UTCS Colloquium: Angelina Lee/MIT Programming with Exceptions in JCilk ACES 6.304 Tuesday May 8 2007 %40 10:00 a.m.

Contact Name: 
Jenna Whitney
Date: 
May 8, 2007 10:00am - 11:00am

Type of Talk: UTCS Colloquium

Speaker Name

/Affiliation: Angelina Lee/MIT

Date: Tuesday May 8 2007 10:00 a

.m.

Location (other): ACES 6.304

Host: Kathryn McKinley & K

eshav Pingali

Talk Title: Programming with Exceptions in JCilk
<

br>Talk Abstract:
JCilk extends the Java language to provide call-return
semantics
for multithreading much as Cilk does for C. Java''s built-

in
thread model does not support the passing of exceptions
or retur

n values from one thread back to the parent thread
that created it. JC

ilk imports Cilk''s fork-join primitives
spawn and sync into Java to pr

ovide procedure-call semantics
for concurrent subcomputations. In this
talk I show JCilk
integrates exception handling with multithreading b

y defining
semantics consistent with the existing semantics of Java''s

try and catch constructs but which handle concurrency in
spawned m

ethods.

JCilk''s strategy of integrating multithreading with Java''s

exception semantics yields some surprising semantic synergies.
In

particular JCilk extends Java''s exception semantics to allow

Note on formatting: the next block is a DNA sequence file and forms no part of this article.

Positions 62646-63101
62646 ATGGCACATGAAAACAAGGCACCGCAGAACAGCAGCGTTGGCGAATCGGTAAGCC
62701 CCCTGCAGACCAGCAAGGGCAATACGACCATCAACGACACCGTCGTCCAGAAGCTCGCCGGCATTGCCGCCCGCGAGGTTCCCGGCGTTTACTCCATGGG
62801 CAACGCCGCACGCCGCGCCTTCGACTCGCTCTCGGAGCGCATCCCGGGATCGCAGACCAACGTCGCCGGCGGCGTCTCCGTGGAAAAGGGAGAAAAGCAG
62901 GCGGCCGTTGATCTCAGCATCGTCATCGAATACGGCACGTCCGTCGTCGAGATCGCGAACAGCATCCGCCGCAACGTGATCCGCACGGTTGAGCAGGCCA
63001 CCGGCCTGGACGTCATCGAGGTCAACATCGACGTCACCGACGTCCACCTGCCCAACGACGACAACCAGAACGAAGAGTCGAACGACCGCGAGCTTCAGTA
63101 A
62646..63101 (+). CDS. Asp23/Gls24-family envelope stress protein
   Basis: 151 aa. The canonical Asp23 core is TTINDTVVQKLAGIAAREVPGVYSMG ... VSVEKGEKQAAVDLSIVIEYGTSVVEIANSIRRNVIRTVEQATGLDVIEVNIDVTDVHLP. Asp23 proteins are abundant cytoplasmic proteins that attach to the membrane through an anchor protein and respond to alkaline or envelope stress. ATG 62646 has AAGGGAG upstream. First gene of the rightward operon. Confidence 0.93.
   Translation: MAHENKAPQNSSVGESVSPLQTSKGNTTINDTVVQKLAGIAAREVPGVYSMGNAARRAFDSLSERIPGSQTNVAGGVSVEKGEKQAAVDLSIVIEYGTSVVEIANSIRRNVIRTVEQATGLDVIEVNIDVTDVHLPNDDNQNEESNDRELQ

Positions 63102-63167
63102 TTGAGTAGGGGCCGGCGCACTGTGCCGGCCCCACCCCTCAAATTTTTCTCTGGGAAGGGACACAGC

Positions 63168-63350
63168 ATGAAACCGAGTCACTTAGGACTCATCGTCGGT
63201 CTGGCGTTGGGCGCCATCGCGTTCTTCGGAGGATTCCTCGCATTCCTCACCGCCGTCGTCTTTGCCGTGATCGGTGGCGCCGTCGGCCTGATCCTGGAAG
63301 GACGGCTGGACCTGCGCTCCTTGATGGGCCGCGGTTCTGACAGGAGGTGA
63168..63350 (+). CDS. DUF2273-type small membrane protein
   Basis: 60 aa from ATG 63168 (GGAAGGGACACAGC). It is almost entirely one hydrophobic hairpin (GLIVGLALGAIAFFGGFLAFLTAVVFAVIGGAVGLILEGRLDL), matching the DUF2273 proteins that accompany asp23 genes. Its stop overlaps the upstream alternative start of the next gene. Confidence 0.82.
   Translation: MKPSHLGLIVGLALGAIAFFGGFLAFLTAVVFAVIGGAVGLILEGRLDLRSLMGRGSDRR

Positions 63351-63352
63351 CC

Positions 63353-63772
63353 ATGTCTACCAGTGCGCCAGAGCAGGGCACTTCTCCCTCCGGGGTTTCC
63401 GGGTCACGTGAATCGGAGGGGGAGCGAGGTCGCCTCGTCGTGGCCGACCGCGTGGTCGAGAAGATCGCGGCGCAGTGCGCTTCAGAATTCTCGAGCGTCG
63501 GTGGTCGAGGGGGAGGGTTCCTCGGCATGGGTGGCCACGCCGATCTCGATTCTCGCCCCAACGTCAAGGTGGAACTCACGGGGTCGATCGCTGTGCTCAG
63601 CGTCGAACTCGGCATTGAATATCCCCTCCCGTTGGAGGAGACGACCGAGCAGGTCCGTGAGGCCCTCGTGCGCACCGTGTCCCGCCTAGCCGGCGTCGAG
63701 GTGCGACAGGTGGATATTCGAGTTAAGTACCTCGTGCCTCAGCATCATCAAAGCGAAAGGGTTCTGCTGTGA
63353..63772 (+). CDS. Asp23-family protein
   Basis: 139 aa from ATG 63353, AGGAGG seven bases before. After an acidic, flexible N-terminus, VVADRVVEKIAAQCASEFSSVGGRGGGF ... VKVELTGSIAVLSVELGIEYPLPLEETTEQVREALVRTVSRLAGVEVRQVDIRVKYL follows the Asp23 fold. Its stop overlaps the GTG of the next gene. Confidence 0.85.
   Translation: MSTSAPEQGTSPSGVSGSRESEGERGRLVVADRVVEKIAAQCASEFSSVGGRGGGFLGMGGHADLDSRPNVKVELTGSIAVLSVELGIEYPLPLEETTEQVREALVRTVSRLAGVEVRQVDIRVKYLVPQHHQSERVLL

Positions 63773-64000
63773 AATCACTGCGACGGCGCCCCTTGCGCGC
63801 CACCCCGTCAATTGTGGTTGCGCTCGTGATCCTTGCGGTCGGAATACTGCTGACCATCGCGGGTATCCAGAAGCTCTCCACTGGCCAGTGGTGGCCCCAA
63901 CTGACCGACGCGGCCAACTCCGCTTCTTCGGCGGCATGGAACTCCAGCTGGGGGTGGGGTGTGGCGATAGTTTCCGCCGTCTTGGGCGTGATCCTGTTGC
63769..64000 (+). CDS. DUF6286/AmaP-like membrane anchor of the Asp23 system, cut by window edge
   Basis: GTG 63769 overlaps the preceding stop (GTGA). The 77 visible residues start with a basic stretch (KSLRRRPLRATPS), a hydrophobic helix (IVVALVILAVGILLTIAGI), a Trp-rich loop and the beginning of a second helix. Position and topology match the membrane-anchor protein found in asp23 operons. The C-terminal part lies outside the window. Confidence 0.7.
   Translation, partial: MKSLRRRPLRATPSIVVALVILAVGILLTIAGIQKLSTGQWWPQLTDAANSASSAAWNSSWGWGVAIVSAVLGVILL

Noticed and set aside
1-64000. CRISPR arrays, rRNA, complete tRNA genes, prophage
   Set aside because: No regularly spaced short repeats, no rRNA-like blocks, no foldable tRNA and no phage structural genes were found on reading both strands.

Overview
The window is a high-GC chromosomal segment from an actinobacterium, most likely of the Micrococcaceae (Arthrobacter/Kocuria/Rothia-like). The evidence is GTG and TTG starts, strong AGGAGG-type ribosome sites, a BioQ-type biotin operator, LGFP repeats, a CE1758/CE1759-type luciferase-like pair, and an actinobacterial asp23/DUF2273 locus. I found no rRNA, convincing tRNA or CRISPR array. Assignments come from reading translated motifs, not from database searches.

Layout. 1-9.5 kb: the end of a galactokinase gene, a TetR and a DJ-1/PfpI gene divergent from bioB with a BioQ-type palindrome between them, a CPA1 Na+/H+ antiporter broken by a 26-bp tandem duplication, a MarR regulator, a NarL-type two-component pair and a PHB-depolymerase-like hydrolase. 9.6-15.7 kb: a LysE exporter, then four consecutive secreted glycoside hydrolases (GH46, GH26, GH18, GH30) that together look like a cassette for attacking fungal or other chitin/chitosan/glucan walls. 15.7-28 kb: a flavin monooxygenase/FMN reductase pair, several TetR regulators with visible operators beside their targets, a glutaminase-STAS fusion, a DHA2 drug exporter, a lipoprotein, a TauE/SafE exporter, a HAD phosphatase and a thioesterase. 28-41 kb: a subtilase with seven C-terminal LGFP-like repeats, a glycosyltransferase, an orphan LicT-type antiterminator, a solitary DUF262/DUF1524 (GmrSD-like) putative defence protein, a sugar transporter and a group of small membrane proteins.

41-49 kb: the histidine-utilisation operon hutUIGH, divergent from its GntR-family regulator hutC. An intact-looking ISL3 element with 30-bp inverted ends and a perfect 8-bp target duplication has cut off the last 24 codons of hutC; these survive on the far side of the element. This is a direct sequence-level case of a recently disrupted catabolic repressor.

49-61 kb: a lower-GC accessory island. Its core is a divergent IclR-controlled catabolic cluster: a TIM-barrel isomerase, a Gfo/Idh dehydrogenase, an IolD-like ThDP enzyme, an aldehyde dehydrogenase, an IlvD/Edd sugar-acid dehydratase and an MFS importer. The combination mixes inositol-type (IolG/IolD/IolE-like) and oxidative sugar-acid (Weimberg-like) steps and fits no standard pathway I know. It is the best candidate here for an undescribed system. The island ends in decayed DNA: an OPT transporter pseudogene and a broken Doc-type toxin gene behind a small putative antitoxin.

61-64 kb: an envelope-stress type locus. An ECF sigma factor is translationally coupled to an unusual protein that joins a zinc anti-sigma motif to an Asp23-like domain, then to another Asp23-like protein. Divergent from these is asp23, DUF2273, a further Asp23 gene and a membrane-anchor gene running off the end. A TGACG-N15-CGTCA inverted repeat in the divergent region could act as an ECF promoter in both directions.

exceptio

ns to be passed from a spawned method to its parent
in a natural way th

at obviates the need for Cilk''s inlet and abort
constructs. This exte

nsion is faithful in that it obeys Java''s ordinary
serial semantics wh

en executed on a single processor. When
executed in parallel however
an exception thrown by a JCilk
computation signals its sibling computa

tions to abort which yields
a clean semantics in which only a single e

xception from the enclosing
try block is handled. The decision to impl

icitly abort side computations
opens a Pandora''s box of subsidiary lin

guistic problems to be resolved
however. For instance aborting might

cause a computation to be
interrupted asynchronously causing havoc in p

rogrammer understanding
of code behavior. To minimize the complexity of
reasoning about aborts
JCilk signals them semisynchronously so that ab

ort signals do not
interrupt ordinary serial code. In addition JCilk

propagates an abort
signal throughout a subcomputation naturally with a
built-in CilkAbort
exception thereby allowing programmers to handle c

lean-up by simply
catching the CilkAbort exception.

The semantics
of JCilk allow programs with speculative computations
to be programmed

easily. Speculation is essential for parallelizing
programs such as bra

nch-and-bound or heuristic search. We show how
JCilk''s linguistic mech

anisms can be used to program a solution to the
queens problem.